Madaba and the Dead Sea: Traveling to Jordan Solo Travel Jordan:
The final day in my initial trip demonstrated vividly the rich blend of Jordanian history.
- We started the day in Madaba. This famous Byzantine city was occupied by early Christians from the time of Constantine. The principal sights were the mosaics at St. George’s Church.
- From there, we journeyed onward to Mt. Nebo where Moses was believed to have overlooked the Holy Land. I had expected a bucolic setting. I found a fascinating, but bustling, spot with lines of tour buses. Two key draws were the well-preserved mosaics in the Basilica and the famous Serpentine Cross by an Italian sculptor.
- Before returning to the capital, we drove on to the Dead Sea. Besides its religious significance, it is a world-renowned spa. Tourist shops offer an array of skin creams and treatments.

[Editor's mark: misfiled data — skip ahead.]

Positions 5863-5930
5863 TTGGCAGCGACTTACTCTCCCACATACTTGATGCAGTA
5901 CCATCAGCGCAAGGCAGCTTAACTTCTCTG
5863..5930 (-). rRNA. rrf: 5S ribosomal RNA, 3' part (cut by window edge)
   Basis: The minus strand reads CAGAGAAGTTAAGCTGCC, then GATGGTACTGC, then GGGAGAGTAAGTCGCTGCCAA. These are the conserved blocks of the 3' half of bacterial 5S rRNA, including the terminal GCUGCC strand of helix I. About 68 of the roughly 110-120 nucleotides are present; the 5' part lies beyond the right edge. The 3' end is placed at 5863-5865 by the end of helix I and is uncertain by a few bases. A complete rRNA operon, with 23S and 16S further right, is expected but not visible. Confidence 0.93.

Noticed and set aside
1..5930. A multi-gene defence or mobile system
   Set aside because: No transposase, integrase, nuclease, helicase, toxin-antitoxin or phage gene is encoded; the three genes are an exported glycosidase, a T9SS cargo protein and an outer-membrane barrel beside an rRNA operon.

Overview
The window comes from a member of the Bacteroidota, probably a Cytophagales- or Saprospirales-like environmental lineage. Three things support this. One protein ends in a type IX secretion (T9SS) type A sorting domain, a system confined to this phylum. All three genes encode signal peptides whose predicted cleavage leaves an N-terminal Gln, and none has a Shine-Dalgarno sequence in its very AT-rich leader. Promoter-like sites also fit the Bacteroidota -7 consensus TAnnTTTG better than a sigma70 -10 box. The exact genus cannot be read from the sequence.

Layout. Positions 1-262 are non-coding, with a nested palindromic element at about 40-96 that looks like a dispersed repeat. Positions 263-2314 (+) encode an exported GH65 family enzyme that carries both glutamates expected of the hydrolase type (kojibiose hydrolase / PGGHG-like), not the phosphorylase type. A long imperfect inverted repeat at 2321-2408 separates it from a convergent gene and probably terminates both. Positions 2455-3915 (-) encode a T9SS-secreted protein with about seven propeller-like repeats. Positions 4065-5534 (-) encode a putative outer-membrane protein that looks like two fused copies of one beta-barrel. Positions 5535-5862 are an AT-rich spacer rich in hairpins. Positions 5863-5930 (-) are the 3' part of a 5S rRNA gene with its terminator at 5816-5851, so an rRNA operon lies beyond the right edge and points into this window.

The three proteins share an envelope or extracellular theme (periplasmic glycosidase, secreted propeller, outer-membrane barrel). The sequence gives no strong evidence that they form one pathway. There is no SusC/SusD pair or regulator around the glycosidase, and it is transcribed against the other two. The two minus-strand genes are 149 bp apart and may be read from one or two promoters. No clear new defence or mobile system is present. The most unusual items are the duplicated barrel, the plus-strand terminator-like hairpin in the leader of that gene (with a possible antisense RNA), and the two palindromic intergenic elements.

- One warning I fortunately heeded. I had read that it was especially important to carry a passport in this border region. My driver assured me that he had never been stopped. However, as we approached, a soldier stepped in front of the car and instructed us to pull off the road. Having never had this experience abroad, I was mildly concerned but also intrigued. I provided my passport and after a few queries to my driver, we were back en route. I decided after that when traveling abroad to put my passport in my money belt while sightseeing. If for no other reason, it may be needed at banks, hotels and for some commercial transactions.
I had to press on to attend a conference in Dubai without getting to see more of the countryside. When I return, I plan to spend more time at the Dead Sea, in Aqaba and Wadi Rum, the latter providing a view of the Bedouin lifestyle.
Like Egypt, Jordan has diplomatic relations with Israel. Solo travelers and other tourists are able to combine a visit to both countries in one trip. That can be a good way to explore the deep religious and cultural history of the region with time remaining for the beach, hiking and sampling top cuisine. Solo travelers will find a fascinating mix of a world that is both ancient and timelessly interwoven with the 21st century. (It may not be possible, however, to travel directly from Jordan to the West Bank. Be sure to plan ahead.)